• That was the point of the story, though. That Fate is a stone-cold b**ch, and trying to change it through magic is destined to end in disaster. (As was explicitly stated when the monkey’s paw was introduced.)
      Recall that there was no external negative effect to the last wish. Fate was appeased by wishing things would return to the natural course.

      • The point of the story that came through was “wishes will go badly because the author is going to make them horrible,” not “consider your wishes carefully.”

        Nobody is going to be persuaded to avoid sweets by poisoning the sugar, they’ll just know that a specific person poisons sweets.

  3. Babylon 5 touched on this, in “A View from the Gallery” – one of the maintenance guys wishes he could be out there in the space battle, and Byron grants him a few terrifying seconds of the fighter-pilot experience. Suddenly he perceives his regular job a lot more favorably.

    • My first thought was Mr. Morden in Season 1, going from character to character and asking “What do you want?”

      Vir: I’d like to live just long enough to be there when they cut off your head and stick it on a pike as a warning to the next ten generations that some favors come with too high a price. I would look up at your lifeless eyes and wave like this. [waggles fingers] Can you and your associates arrange this for me, Mr. Morden?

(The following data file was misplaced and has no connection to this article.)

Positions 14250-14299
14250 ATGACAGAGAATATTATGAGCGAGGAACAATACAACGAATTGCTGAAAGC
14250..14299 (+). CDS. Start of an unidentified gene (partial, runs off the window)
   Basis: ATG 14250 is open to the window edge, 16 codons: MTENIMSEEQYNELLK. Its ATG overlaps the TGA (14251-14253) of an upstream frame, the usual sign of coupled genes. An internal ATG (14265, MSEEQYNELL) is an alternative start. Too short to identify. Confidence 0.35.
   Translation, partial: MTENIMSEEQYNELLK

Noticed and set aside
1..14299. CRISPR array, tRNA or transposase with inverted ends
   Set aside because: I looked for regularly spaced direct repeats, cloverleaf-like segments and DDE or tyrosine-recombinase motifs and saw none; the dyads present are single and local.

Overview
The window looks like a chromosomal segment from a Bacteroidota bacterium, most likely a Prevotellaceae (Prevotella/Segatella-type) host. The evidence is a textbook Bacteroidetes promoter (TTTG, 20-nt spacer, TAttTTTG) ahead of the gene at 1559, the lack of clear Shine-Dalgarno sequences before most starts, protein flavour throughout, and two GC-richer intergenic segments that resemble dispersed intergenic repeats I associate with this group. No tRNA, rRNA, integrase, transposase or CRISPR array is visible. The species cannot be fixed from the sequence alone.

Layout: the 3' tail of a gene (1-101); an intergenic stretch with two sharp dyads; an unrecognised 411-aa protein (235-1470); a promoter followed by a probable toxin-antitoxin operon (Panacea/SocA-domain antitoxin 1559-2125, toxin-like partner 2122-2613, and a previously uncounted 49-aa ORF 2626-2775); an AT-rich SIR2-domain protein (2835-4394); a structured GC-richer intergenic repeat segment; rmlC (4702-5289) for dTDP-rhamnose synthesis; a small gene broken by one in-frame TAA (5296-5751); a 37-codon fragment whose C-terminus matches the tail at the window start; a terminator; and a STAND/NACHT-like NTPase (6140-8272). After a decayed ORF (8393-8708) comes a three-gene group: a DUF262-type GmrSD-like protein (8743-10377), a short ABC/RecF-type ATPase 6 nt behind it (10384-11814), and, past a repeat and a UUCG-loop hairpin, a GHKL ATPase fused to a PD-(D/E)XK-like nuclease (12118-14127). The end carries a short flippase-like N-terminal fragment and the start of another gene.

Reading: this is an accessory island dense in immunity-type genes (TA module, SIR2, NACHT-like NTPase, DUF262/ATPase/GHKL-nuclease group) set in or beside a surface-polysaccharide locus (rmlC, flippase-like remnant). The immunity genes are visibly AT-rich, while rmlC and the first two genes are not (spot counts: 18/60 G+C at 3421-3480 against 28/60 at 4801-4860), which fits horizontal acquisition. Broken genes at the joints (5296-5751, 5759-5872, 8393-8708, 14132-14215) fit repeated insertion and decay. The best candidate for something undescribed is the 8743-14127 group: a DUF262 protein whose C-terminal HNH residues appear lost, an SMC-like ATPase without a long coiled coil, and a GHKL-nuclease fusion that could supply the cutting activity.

• Ah, yes. Were some unfamiliar genie to show up and grant me a wish, I’d probably tie him up forever waiting for me to come up with something safe, there being pretty much nothing I want that a supernatural being could grant.
        A known, annoying, likely dangerous genie? Yeah, I’d hope to be as creative as Vir. Being me, I’d probably just wish for him to go away and leave me in peace.

  4. Modest wishes could be quite nice.
    “I wish people would stop bothering me”, and it wears off after a day?
    Yes, please.

    Actions of others have the potential for beneficial effects, but there’s a huge underlying morality component that’s likely to bite you (hard) if you don’t respect the heck out of it.
    The wish for broad releases of information could be pretty safe, so long as it’s information that the public has a right to. Truth is objectively good, hiding it is objectively bad, and genies don’t like to go back in bottles.
    “I wish all the information Trump publicly ordered declassified and released was actually released.”
    “I wish all the information about 2020 election shenanigans were publicly and widely released.”
    “I wish we knew what Dr. Fauchi knew, and when he knew it.”
    “I wish we knew about all the corruption within or affecting our government.”

  5. I take the attitude that anything offering me wishes does not have my best interests at heart.

    Paranoia FTW.